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Systems Engineering Lifecycle_062721A
[V-Model of Systems Engineering Lifecycle - Wikipedia]



- Overview

Systems engineering is defined as a methodical, multi-disciplinary approach for the design, realization, technical management, operations, and retirement of a system. A “system” is the combination of elements that function together to produce the capability required to meet a need. The elements include all hardware, software, equipment, facilities, personnel, processes, and procedures needed for this purpose; that is, all things required to produce system-level results.

The results include system-level qualities, properties, characteristics, functions, behavior, and performance. The value added by the system as a whole, beyond that contributed independently by the parts, is primarily created by the relationship among the parts; that is, how they are interconnected. It is a way of looking at the “big picture” when making technical decisions. It is a way of achieving stakeholder functional, physical, and operational performance requirements in the intended use environment over the planned life of the system within cost, schedule, and other constraints. It is a methodology that supports the containment of the life cycle cost of a system. In other words, systems engineering is a logical way of thinking.


- Systems Engineering Objectives

Systems engineering is the art and science of developing an operable system capable of meeting requirements within often opposed constraints. Systems engineering is a holistic, integrative discipline, wherein the contributions of structural engineers, electrical engineers, mechanism designers, power engineers, human factors engineers, and many more disciplines are evaluated and balanced, one against another, to produce a coherent whole that is not dominated by the perspective of a single discipline. Systems engineering seeks a safe and balanced design in the face of opposing interests and multiple, sometimes conflicting constraints.


- The Evolution of Systems Engineering

The twenty-first century provides an exciting opportunity for systems engineering. New advances in our understanding of the traditional discipline continue to emerge. At the same time, new forms of systems engineering have developed to address the engineering challenges of systems-of-systems (SoS) and enterprise systems. Even at this point in their evolution, these new forms display their own principles, processes, and practices. Some are different in degree than engineering at the system level, while others are different in kind. 

While it's impossible to predict how the traditional and new forms of systems engineering will evolve, however, a robust future lies ahead. Increases in technological complexity result in new challenges in architecture, networks, hardware and software engineering, and human systems integration. At the same time, the engineering scale for systems exceeds levels that could have been imagined only a short time ago. As a consequence, all forms of systems engineering will be needed to solve future engineering challenges, sometimes separately - yet increasingly - in combination.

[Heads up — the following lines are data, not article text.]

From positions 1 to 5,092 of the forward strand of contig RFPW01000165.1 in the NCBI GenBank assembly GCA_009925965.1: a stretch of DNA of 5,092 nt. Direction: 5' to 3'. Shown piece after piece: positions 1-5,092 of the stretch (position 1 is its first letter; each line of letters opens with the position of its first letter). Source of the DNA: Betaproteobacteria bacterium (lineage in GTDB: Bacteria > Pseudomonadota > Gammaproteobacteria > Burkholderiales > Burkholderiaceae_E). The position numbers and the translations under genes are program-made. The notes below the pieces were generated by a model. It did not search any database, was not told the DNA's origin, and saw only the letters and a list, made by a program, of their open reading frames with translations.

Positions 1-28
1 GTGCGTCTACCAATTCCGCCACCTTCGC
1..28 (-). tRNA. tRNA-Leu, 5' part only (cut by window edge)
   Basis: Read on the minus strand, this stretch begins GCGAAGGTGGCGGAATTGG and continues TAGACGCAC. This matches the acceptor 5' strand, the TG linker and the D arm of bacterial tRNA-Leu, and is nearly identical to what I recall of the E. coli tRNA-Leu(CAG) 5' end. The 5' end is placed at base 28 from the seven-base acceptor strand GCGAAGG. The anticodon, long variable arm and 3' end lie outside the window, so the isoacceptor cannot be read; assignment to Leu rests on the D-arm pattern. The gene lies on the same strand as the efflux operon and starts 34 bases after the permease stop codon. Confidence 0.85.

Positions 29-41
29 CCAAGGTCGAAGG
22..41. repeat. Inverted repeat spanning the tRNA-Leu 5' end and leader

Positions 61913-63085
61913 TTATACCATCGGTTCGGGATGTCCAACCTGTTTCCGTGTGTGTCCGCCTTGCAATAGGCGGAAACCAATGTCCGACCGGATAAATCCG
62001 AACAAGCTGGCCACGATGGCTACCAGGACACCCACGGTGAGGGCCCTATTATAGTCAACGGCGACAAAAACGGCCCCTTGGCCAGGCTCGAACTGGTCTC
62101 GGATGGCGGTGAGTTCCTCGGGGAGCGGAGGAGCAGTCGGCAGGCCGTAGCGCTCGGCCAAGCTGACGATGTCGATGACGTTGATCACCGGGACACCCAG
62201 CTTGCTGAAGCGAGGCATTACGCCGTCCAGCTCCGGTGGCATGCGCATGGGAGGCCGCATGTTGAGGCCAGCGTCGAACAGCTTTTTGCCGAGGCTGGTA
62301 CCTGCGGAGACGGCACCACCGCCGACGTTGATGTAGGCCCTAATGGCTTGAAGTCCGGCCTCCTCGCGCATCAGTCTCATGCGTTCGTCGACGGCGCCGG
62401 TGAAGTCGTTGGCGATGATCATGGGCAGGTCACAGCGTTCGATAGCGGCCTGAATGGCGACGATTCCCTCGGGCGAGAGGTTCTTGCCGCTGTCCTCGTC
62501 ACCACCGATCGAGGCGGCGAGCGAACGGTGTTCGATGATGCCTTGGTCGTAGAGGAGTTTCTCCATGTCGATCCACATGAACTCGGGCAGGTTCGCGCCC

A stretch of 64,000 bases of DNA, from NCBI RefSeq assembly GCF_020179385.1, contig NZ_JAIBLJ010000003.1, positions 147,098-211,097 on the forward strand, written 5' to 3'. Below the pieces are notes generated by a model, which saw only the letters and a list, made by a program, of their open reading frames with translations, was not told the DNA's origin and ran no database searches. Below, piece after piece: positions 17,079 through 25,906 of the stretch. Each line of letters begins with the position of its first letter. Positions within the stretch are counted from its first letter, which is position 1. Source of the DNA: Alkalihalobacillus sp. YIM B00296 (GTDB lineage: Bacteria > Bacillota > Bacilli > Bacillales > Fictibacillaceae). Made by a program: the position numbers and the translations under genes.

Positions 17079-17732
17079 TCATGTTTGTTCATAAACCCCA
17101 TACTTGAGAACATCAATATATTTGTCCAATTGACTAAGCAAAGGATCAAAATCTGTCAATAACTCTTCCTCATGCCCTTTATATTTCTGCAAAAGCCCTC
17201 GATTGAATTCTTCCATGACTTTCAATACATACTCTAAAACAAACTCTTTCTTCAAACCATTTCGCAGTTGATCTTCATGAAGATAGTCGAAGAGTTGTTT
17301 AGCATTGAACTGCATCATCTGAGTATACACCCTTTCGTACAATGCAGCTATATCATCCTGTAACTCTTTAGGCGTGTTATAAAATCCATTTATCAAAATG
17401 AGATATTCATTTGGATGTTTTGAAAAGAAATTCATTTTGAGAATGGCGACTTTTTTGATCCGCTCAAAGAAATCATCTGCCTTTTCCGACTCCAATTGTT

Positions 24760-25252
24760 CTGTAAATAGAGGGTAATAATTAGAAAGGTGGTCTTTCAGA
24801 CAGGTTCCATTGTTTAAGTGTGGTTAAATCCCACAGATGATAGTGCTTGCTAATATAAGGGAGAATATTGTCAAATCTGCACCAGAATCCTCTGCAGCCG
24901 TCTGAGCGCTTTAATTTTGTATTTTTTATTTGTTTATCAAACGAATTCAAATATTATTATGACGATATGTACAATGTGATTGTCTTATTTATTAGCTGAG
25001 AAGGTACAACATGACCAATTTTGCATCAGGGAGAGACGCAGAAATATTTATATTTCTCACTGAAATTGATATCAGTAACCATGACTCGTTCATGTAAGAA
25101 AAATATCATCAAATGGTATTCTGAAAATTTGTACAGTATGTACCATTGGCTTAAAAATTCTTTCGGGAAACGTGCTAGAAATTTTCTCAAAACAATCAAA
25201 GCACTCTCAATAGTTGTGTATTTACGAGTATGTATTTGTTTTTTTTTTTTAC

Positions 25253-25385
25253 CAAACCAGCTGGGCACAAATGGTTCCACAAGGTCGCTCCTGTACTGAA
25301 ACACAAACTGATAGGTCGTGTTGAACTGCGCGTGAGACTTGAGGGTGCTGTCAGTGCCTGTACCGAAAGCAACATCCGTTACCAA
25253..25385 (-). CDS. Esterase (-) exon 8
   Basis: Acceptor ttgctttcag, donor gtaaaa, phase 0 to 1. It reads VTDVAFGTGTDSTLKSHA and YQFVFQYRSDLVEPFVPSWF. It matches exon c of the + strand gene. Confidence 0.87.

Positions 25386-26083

- V-Model of Systems Engineering Lifecycle

The V-model is a graphical representation of a systems development lifecycle. It is used to produce rigorous development lifecycle models and project management models. The V-model falls into three broad categories, the German V-Modell, a general testing model and the US government standard.

The V-model summarizes the main steps to be taken in conjunction with the corresponding deliverables within computerized system validation framework, or project life cycle development. It describes the activities to be performed and the results that have to be produced during product development.

The left side of the "V" (the diagram above) represents the decomposition of requirements, and creation of system specifications. The right side of the "V" represents integration of parts and their validation. However, requirements need to be validated first against the higher level requirements or user needs. Furthermore, there is also something as validation of system models. This can partially be done at the left side also. To claim that validation only occurs at the right side may not be correct. The easiest way is to say that verification is always against the requirements (technical terms) and validation always against the real world or the user needs. The Aerospace standard RTCA DO-178B states that requirements are validated—confirmed to be true—and the end product is verified to ensure it satisfies those requirements.




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